Throughout its range, the northern spotted owl occurs primarily in late seral-stage conifer forests (Forsman et al. 1984, Gutierrez 1996). Studies of habitat use indicate that owls generally select late seral-stage forests equal to or more than expected, and early seral-stage forests less than expected, although individual owls and pairs sometimes deviate from this general pattern  (Forsman 1980, Forsman et al. 1984, Sisco and Gutierrez 1990, Gutierrez 1996).  At the landscape level, home range size was found to be negatively correlated with the proportion of late seral-stage forest in the home range, and breeding densities were negatively correlated with the amount of forest fragmentation (Carey et al. 1990,1992).

The many forest types occupied by northern spotted owls, including Douglas-fir, western hemlock, grand fir, white fir, ponderosa pine, Shasta red fir, western red cedar, redwood, and mixed conifer and conifer/hardwood forests have led to an emphasis on forest structure in studies of habitat use.  Thus, optimal northern spotted owl habitat has been characterized as uneven-aged forest with a multilayered canopy, high canopy closure, large overstory trees, and a considerable degree of decadence, such as trees with broken tops and cavities for nesting, dead snags, decaying logs, and woody debris on the forest floor (Dawson et al. 1987, LaHaye 1988, Thomas et al. 1990, Gutierrez 1996).

Northern spotted owl
Northern spotted owl
Little willow flycatcher
Little willow flycatcher
The little willow flycatcher is listed as endangered under the California Endangered Species Act (CESA), and is a federal species of concern.  Historically, it was a common nesting species in the Sierra Nevada, Central Valley, and the central and northern Coast Ranges.  Currently, it is found only in isolated populations in the Sierra Nevada and the Cascade Range and occasionally in the northern Coast Ranges (Harris et al. 1988, California Department of Fish and Game 1997).

The little willow flycatcher primarily nests in dense willow thickets in montane meadows and along streams.  This species forages in riparian and meadow habitats during the nesting season.  It arrives on the breeding grounds in May and June and migrates to southern Mexico and Central America in August (Harris et al. 1988, Zeiner et al. 1990).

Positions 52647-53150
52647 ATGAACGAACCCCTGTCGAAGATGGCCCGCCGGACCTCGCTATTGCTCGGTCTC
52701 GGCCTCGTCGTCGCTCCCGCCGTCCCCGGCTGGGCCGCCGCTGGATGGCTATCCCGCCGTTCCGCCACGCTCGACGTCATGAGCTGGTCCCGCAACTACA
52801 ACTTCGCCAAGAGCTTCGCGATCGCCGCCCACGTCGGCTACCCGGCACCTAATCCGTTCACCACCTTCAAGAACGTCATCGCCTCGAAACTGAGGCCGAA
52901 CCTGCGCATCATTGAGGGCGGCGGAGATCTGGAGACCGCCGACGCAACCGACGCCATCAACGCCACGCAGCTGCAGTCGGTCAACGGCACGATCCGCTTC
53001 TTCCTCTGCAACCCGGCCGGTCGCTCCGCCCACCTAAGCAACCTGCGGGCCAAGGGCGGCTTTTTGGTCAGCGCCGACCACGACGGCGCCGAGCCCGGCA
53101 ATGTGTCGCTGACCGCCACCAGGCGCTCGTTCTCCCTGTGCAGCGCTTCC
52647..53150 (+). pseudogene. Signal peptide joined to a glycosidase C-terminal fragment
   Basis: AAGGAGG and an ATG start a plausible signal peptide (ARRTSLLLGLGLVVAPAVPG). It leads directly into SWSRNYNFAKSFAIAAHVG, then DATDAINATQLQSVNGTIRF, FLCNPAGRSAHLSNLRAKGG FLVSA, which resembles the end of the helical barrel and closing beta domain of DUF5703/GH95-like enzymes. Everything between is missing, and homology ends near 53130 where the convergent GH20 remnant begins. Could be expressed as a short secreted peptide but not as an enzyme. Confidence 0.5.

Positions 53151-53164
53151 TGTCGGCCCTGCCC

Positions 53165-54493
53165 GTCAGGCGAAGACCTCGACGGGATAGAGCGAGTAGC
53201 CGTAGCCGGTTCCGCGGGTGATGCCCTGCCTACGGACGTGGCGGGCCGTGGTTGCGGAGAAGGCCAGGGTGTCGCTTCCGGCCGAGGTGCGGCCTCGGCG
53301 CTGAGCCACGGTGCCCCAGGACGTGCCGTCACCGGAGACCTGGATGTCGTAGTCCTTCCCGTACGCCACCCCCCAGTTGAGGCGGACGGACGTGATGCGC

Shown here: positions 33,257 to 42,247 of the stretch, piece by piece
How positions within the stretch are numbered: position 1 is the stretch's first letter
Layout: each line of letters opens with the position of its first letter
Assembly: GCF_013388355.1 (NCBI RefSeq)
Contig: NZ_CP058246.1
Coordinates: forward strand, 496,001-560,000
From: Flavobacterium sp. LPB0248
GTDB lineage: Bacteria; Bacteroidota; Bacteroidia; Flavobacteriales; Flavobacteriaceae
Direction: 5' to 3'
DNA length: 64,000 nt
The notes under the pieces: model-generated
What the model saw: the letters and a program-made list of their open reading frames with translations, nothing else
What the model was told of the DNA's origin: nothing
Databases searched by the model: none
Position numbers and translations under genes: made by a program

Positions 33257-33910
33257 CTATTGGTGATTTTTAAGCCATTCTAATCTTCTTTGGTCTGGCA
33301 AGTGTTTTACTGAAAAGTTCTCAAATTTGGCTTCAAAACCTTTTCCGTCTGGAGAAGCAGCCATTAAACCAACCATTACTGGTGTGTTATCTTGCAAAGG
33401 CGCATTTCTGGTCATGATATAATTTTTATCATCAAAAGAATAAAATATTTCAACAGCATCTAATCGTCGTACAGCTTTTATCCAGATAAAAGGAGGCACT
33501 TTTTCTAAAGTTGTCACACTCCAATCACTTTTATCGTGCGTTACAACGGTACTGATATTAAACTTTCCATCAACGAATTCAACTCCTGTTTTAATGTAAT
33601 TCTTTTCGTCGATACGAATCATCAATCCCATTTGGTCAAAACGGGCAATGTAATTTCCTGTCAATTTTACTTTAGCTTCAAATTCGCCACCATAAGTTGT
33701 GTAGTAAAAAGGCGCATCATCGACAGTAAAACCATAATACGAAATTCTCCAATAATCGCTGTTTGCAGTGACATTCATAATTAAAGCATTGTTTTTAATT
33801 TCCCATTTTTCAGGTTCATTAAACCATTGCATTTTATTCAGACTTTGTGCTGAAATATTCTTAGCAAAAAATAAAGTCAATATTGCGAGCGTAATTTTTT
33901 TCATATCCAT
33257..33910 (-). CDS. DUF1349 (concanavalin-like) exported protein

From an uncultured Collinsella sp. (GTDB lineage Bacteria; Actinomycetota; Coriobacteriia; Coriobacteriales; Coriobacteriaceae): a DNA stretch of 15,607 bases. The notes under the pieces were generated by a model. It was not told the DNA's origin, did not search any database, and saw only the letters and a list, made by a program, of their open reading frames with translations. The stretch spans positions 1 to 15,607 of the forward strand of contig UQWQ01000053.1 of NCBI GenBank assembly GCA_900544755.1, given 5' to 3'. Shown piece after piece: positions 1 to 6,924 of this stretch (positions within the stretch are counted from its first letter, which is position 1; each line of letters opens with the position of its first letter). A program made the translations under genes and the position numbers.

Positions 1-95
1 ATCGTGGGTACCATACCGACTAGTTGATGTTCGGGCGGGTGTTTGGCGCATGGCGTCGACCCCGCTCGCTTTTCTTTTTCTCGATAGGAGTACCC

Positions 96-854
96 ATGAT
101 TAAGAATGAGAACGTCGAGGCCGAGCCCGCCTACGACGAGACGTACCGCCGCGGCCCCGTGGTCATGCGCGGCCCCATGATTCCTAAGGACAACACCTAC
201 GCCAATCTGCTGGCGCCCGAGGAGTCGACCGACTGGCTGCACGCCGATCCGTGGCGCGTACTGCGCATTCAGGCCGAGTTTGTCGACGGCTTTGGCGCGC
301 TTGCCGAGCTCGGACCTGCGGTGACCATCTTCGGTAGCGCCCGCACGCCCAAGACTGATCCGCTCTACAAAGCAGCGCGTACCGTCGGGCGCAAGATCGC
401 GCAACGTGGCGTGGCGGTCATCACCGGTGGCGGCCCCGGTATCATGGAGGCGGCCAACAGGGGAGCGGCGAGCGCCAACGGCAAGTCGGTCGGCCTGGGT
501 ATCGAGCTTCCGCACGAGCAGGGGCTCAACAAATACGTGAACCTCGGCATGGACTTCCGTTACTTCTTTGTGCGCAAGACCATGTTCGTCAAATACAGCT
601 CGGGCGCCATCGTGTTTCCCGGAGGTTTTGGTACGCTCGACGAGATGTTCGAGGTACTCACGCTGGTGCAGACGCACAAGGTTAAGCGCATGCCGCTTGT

The greater sandhill crane is listed as threatened under CESA.  Historically, greater sandhill cranes nested in eastern Siskiyou County, northeastern Shasta County, and at Honey Lake in  Lassen County (California Department of Fish and Game 1992).  In the most recent study of crane reproduction in 1988, nesting populations were found in Lassen,  Modoc, Plumas, Shasta, Sierra, and Siskiyou Counties (Littlefield 1989, Littlefield et al. 1994, California Department of Fish and Game 1997, Pacific Flyway Council 1997). 

The greater sandhill crane nests in open areas of wet meadows.  These areas are often interspersed with emergent marsh.  Sandhill cranes usually build their nests over shallow water.  This species forages in emergent marsh and meadow habitats during the nesting season (California Department of  Fish and Game 1997).  During winter, sandhill cranes forage in pastures, flooded grain fields, and seasonal wetlands (Zeiner et al. 1990a).  Breeding activity begins in April and ends in August (Zeiner et al. 1990). 

   

Greater sandhill crane
Greater sandhill crane
Bald eagle
Bald eagle
The bald eagle is listed as endangered under ESA and CESA, and is federally proposed for delisting under ESA.  Historically, the bald eagle bred throughout California; however, its current breeding distribution is restricted primarily to the mountainous habitats in the northern quarter of the state, including the Sierra Nevada, Cascade Range, and northern Coast Ranges (California Department of Fish and Game 1992).  The bald eagle nesting population in the state has increased over the last 30 years, in response to reduction of DDT-based compounds in the environment and substantial management effort.